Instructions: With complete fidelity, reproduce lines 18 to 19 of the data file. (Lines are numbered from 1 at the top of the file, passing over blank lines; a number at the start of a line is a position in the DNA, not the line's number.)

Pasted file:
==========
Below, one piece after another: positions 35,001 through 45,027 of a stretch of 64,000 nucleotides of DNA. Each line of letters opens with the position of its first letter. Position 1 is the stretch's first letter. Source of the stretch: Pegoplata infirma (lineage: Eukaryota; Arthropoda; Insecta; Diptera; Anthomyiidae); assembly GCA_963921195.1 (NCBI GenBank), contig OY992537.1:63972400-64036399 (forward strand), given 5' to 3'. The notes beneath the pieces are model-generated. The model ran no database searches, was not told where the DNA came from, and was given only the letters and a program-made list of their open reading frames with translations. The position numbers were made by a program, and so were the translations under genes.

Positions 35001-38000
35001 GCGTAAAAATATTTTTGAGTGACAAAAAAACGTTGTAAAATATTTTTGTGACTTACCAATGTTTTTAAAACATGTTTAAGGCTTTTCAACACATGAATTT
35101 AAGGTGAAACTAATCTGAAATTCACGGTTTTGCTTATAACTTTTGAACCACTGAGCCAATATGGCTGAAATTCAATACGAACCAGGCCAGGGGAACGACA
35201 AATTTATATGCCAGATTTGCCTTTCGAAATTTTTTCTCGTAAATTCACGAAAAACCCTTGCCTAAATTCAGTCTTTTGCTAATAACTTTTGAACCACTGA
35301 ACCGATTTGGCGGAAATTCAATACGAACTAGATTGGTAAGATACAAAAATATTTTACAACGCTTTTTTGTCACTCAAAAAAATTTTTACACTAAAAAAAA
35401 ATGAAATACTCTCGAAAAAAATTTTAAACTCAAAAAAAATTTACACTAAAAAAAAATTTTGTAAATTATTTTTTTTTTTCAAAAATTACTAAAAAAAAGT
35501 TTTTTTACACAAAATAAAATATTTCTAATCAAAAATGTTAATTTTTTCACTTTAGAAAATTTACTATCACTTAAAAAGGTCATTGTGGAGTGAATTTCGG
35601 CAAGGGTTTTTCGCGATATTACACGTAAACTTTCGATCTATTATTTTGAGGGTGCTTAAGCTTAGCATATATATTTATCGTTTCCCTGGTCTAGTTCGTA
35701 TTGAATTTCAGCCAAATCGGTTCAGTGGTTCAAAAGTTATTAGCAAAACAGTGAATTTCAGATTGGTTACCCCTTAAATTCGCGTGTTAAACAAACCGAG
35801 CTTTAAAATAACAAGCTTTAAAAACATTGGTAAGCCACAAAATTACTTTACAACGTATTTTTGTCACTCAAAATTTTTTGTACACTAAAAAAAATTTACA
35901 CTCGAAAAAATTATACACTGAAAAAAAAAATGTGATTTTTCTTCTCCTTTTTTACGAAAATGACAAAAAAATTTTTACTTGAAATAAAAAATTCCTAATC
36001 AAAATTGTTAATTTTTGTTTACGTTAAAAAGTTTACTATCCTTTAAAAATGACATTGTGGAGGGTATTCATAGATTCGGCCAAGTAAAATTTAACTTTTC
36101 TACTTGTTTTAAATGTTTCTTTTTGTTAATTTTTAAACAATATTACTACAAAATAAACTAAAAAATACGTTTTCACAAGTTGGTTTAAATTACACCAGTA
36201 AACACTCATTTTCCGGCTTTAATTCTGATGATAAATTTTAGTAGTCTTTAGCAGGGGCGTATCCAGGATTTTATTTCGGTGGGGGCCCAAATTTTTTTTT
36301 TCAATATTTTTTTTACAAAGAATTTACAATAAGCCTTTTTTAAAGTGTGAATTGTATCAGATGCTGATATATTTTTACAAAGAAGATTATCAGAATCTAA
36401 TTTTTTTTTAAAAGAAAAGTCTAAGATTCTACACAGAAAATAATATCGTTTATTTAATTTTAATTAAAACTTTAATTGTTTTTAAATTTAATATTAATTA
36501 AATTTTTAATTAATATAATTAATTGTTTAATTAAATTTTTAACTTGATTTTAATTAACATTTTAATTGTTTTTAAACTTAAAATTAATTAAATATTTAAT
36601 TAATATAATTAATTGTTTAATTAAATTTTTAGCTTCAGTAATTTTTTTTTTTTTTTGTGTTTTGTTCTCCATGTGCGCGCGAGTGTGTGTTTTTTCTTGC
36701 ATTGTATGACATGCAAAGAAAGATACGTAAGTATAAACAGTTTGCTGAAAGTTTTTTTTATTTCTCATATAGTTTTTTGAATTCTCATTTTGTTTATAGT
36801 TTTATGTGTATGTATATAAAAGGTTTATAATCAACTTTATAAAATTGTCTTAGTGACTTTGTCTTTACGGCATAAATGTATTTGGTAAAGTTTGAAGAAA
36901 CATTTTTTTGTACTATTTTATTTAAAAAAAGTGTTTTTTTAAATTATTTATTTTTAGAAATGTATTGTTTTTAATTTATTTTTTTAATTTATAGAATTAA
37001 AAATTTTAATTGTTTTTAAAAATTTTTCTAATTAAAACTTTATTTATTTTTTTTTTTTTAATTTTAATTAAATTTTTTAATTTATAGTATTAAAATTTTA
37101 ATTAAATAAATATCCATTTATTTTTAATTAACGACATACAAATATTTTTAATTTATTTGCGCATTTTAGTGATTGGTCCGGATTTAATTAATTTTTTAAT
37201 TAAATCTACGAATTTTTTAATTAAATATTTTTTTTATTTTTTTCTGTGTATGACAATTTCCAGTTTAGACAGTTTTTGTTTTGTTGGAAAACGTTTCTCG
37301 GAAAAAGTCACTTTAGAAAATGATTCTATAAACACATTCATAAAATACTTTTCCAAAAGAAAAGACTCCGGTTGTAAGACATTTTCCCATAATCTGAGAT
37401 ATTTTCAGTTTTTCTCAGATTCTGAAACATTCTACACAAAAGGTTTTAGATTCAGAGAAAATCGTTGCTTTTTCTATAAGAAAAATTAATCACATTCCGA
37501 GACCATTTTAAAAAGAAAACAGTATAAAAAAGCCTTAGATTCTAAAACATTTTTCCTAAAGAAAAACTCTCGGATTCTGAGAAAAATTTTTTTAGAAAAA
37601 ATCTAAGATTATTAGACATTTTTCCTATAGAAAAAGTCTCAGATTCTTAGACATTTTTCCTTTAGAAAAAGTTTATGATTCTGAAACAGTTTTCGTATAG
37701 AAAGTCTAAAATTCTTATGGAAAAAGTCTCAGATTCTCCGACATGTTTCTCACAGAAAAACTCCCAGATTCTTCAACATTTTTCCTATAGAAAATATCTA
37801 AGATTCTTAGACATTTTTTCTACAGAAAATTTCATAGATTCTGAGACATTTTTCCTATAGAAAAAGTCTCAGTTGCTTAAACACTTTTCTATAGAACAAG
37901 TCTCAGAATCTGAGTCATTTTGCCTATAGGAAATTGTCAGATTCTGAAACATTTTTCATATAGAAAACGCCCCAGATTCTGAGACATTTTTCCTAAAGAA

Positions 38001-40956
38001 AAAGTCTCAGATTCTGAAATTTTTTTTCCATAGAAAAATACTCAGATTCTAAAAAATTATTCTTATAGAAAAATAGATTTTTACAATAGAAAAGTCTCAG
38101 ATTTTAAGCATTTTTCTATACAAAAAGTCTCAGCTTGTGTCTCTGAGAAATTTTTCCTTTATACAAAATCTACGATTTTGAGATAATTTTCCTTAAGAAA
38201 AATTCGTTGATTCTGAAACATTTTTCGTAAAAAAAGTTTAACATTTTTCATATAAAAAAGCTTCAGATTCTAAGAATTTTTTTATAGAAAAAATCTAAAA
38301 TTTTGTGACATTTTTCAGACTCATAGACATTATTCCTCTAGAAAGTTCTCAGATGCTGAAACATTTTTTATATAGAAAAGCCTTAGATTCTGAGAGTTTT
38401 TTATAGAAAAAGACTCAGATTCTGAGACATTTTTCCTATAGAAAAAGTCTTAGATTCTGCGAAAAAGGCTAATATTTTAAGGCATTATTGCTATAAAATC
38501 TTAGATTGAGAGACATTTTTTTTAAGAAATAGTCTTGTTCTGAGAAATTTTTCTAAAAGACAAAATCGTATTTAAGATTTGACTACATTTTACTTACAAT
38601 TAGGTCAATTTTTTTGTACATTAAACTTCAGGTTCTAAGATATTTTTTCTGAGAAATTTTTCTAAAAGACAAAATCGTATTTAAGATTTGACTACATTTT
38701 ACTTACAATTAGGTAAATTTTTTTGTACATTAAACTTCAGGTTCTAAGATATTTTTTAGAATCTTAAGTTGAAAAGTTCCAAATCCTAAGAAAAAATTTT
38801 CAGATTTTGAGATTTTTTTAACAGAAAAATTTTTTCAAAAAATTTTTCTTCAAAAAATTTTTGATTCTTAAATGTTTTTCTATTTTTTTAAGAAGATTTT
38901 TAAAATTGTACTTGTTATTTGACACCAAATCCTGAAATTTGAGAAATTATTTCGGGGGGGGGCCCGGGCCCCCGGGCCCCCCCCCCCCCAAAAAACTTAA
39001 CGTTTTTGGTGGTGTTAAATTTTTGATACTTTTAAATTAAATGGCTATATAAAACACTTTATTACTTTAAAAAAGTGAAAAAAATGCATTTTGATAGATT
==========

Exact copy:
36501 AATTTTTAATTAATATAATTAATTGTTTAATTAAATTTTTAACTTGATTTTAATTAACATTTTAATTGTTTTTAAACTTAAAATTAATTAAATATTTAAT
36601 TAATATAATTAATTGTTTAATTAAATTTTTAGCTTCAGTAATTTTTTTTTTTTTTTGTGTTTTGTTCTCCATGTGCGCGCGAGTGTGTGTTTTTTCTTGC